Norway’s approach to the Infosoc directive
In February 2005, the Ministry of Culture and Church Affairs submitted its White Paper on amendments to the Norwegian Copyright Act. The media immediately picked up on the section dealing with the circumvention of technological measures and named the proposal “the MP3 Act”. Media coverage circled round a narrow selection of topics:

  • Every 14-year old in the country will become a criminal! (Because they will want to copy their CDs to their iPods.)
  • Meet the politicians who own an MP3 player and hear what they feel about the proposal! (Because their opinion is more informed than that of the other politicians?)
  • We have surveyed the parliament and this is the MP/MP3-player ratio of the different parties! (Parties where no MPs have MP3 players shouldn’t get to vote on this matter at all?)

Need for information
The Norwegian Board of Technology (NBT) is an independent body for technology assessment established by the Norwegian Government in 1999, following an initiative by the Norwegian Parliament (Stortinget). The Board had already scheduled a project on DRM for the autumn of 2005. However, from the media coverage, and the open hearing held on the proposition, it was clear that more information was urgently needed on technological measures and DRM.

Aided by experts in law and cryptology, The NBT set out to give the Members of Parliament some balanced information on what DRM is and how it can come to affect how we deal with digital content in the future. The hope was that by providing balanced and easily understandable information on this matter, the politicians would also get a chance to focus on the other important aspects of the proposition: How to ensure that intellectual property rights are not violated in the digital age.

This resulted in a four page newsletter called Technological measures – DRM. The newsletter addresses the challenges digital technology means for intellectual property, focusing on music and film in particular, as the confusion in regard to this seemed to be the biggest. Also copying and distribution of this type of content has become cheap and easy and in large groups of the population – widely acceptable.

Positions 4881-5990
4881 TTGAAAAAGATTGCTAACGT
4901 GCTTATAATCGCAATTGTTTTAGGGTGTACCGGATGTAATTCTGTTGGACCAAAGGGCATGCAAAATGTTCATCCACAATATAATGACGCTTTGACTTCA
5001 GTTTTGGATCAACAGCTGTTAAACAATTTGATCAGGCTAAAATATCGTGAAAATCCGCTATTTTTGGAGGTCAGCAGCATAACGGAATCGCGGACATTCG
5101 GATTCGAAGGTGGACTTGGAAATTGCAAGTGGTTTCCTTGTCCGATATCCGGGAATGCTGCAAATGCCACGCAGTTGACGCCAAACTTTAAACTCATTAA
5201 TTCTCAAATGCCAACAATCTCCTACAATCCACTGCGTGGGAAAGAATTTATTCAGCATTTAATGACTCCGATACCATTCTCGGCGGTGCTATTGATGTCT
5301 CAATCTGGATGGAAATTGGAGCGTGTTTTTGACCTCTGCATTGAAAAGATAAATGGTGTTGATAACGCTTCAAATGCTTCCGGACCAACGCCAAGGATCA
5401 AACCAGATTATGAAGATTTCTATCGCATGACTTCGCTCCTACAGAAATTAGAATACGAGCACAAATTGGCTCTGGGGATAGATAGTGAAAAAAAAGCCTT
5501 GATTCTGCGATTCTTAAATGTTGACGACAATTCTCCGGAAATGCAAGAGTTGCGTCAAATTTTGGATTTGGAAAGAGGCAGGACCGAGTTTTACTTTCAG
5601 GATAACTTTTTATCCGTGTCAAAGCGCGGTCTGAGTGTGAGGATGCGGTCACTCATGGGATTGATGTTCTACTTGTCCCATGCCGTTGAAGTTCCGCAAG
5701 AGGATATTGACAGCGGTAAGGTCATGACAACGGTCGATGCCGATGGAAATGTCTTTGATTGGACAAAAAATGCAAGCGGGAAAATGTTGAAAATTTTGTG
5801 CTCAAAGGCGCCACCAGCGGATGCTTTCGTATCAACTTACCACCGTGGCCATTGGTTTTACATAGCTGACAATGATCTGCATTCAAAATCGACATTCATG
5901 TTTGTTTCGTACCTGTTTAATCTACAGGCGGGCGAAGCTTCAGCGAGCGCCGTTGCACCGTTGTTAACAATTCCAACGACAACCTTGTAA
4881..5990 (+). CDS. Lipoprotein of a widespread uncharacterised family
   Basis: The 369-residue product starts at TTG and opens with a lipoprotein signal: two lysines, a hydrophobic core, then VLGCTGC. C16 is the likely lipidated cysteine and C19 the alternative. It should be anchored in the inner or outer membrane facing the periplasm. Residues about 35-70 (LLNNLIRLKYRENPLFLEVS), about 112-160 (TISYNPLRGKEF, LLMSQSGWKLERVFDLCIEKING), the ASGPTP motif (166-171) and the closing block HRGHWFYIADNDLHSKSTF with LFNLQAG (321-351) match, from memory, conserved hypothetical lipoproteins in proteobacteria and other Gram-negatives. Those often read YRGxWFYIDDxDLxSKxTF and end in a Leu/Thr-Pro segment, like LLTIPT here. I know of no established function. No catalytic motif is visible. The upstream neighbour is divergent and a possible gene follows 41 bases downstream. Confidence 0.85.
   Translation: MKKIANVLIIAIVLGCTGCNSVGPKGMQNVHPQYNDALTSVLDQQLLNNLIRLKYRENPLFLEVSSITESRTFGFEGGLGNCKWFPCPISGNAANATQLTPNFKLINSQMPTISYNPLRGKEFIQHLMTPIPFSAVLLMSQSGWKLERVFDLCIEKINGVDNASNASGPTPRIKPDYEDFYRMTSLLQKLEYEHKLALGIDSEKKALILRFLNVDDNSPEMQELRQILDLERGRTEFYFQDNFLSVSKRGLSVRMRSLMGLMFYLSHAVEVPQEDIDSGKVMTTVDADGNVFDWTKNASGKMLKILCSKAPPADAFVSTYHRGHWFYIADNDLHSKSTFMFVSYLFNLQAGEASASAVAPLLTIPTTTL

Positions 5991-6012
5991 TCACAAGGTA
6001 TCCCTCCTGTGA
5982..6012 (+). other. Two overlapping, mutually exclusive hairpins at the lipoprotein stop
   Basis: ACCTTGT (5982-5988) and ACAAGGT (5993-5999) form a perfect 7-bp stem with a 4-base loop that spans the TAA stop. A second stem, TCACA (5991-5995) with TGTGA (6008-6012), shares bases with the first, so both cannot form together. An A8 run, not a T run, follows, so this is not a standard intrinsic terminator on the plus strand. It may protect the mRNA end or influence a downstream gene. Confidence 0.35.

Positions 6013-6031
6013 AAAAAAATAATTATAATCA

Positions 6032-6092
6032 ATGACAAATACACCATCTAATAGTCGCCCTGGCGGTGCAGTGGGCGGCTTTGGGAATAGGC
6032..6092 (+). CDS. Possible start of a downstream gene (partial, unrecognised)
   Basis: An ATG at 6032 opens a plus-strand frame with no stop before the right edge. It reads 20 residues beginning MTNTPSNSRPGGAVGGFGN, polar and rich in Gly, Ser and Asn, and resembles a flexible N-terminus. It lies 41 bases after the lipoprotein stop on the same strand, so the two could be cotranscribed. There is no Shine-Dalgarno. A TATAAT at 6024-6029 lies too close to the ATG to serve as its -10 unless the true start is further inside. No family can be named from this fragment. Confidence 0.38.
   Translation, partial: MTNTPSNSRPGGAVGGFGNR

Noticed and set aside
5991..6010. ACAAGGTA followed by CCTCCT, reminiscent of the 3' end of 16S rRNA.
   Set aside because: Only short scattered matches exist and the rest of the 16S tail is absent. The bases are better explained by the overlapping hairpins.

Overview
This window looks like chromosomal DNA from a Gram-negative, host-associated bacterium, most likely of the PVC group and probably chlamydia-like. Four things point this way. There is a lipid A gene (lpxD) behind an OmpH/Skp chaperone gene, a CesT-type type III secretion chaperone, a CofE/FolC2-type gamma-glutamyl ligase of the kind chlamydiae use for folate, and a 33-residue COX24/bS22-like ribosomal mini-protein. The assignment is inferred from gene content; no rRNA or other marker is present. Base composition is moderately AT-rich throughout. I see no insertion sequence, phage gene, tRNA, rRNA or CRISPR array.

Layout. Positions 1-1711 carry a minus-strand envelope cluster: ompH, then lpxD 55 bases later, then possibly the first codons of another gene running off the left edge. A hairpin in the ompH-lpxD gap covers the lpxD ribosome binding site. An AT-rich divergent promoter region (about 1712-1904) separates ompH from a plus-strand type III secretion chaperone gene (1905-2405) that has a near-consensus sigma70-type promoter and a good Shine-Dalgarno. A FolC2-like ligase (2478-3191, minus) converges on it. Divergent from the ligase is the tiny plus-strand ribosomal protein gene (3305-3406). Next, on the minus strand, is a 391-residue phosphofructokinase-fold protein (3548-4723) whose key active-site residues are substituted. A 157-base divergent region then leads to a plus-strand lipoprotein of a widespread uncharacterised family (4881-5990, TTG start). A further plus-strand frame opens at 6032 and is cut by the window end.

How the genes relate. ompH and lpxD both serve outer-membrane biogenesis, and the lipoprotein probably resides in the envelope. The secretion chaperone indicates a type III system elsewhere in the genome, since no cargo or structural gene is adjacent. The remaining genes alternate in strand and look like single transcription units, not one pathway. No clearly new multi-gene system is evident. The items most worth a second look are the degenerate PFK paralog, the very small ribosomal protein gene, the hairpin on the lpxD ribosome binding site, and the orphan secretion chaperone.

Why is DRM relevant to this?
The obvious benefit of DRM is the possibility of charging a different price for digital content depending on the need of the customer. The customer can choose to download a film for watching once, or she can choose to buy a piece of music to store and copy to any format she wants. Most people today have no problem accepting that when you rent a DVD, you only buy a limited right to view it. You cannot copy it for private use or sell it to someone else – that would require you to buy the DVD. Transferring this concept to music, films and books in digital form is the challenge.

Much of the focus so far has been on copy protection on CDs and DVDs, and the fact that the new law will prohibit the circumvention of such measures. Copy protection can be seen as a primitive form of DRM, restricting the right to copy a CD. The problem is that the consumers don’t see it this way – it looks like a regular CD and costs the same, so why are the rights limited? To make matters worse, quite a few of these CDs don’t play in all types of CD-players, and making a copy can in most cases solve this problem. This led the Ministry to add an exception to the rule: You may circumvent a technological measure to be able to play your music on “relevant playback equipment”. In the proposal from the Ministry, MP3 players were not considered relevant equipment for playing CDs, hence all the fuss in the media.